with this test, the catatonic column is the one most apt to remain unchanged. Thus, the tests relate to each other as if they were representing two sides of the same personality; these two tests have the same thing in common as the Rorschach tests, which were both constricted, including few responses, long reaction times, and, with few exceptions, only form-responses. The Szondi tests are also those of inhibited persons. In most of other respects, however, the two subjects give a quite different record. (2) L appears to be severely neurotic, very impulsive, with strong anxieties, infantile in her sexuality in a manner that probably makes her ready to assert her womanhood by being ready for passing affairs. To what actual behavior such a readiness in an inhibited person might lead is hard to foretell. M is practically within the range of the normal, although inhibited, and carrying a definite number of bottled-up anxieties. (3) L is civilized and controls her aggressions, while M is aggressive but has something that could be called culture. (4) L is an anal character (probably expulsive), with a very strong oral-dependent tendency. In M oral and anal tendencies appear to be rather channelized. (5) Ls empty epileptic column and Ms two most liked epileptic choices refer probably to another interrelation of the two personalities, which is at present not clear to me. However, as similar interrelations occur in B and A, it might be that certain epileptoid trends have to do with the occurrence of such phenomena as that of L and M, B and A.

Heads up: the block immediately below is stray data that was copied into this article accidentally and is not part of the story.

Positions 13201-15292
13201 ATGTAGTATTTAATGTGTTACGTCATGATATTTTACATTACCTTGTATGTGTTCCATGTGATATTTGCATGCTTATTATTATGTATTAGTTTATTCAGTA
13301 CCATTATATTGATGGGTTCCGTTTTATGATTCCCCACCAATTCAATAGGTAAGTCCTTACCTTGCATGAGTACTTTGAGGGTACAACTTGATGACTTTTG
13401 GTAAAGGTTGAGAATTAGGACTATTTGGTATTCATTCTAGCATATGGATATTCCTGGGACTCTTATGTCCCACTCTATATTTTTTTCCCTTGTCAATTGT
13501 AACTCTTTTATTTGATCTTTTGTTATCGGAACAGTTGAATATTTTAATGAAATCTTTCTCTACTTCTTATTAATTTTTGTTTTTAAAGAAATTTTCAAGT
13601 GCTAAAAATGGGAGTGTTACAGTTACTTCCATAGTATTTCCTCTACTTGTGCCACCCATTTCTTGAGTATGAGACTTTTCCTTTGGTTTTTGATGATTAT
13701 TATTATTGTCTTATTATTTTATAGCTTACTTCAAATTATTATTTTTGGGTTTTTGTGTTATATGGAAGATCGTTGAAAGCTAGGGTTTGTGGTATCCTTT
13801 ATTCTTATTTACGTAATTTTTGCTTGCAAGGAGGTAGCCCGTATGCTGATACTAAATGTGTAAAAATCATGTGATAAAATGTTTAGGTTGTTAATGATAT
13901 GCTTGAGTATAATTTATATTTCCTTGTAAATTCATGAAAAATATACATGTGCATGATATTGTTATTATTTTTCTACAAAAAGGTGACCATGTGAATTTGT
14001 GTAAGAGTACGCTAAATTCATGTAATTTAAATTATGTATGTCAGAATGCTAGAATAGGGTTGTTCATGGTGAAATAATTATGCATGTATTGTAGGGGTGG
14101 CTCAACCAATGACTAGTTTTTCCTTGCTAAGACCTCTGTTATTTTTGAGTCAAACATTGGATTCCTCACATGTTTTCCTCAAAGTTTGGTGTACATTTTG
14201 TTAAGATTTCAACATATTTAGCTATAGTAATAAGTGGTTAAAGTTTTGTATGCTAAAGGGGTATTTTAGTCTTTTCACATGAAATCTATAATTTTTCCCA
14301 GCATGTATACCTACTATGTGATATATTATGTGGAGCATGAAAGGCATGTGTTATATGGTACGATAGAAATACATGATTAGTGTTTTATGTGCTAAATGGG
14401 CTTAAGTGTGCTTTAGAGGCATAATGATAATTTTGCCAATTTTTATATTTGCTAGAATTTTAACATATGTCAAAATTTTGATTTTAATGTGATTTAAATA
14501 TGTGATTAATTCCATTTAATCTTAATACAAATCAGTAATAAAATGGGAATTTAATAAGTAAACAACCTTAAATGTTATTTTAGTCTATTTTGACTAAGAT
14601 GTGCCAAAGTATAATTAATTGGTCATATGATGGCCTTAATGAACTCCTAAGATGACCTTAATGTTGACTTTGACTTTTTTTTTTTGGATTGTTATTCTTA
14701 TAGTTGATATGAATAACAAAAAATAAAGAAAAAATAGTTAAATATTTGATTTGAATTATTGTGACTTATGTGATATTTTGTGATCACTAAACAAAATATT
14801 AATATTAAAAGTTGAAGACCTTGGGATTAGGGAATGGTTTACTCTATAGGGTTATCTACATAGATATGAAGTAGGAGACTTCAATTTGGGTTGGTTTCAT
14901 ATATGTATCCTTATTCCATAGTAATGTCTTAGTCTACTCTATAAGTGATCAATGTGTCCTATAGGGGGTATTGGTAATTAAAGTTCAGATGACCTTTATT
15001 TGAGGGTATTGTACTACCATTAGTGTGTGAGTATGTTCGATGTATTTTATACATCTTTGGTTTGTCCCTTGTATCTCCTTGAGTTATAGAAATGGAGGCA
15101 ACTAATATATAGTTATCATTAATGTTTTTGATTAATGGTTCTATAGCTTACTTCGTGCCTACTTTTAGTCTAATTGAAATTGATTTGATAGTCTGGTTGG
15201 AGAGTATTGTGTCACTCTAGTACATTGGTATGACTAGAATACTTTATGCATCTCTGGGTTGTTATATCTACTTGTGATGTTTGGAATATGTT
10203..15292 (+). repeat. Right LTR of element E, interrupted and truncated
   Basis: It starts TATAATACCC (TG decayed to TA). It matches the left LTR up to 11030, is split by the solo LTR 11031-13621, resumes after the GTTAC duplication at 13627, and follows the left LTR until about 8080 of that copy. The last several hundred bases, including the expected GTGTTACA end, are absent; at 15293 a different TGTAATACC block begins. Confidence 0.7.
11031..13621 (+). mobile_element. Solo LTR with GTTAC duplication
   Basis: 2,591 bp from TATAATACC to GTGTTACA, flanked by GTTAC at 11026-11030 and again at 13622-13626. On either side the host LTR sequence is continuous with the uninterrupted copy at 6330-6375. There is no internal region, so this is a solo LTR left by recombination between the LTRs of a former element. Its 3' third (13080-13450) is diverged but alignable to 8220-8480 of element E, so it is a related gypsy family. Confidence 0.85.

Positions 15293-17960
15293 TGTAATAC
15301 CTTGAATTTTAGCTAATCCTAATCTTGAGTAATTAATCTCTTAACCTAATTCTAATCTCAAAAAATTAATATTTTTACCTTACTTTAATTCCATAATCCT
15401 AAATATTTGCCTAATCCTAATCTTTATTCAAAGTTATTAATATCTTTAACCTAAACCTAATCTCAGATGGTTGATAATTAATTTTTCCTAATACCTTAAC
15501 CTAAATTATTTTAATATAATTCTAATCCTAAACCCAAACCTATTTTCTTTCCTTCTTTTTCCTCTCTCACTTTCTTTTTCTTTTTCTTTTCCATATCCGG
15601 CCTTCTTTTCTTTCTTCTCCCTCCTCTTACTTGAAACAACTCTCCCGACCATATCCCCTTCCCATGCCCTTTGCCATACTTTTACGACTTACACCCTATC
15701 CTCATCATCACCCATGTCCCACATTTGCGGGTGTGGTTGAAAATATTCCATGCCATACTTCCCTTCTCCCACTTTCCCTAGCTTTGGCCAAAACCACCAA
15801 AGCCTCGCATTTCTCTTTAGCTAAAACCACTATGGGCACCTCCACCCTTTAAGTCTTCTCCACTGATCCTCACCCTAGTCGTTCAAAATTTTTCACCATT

Comparative Report of the Tests of L and M
(Test of M given Sept. 17, 1940, 3:15 P.M.; test of L given Sept. 18, 1940, 8:45 A.M.) I. Attitude toward the test. On the surface both girls showed a rather agreeable reaction to the test. In fact, however, both attempted, and not without success, to disregard the test instructions. II. Formal characteristics of the fantasies. (1) Both subjects stated that they had once taken the test. (2) Ms fantasies can hardly be called such. Rather, they are descriptions, embellished mostly with some very matter-of-fact connecting story. Such an attitude would be consistent with her Rorschach test and is frequently found in inhibited but matter-of-fact normals, being concise and abrupt. (3) Ls fantasies could be called fantasies with some right. She gives stories, and these stories frequently even disregard the picture. These stories, however, very frequently are taken from tales or some history material and have a sarcastic, scoffing narrativeas if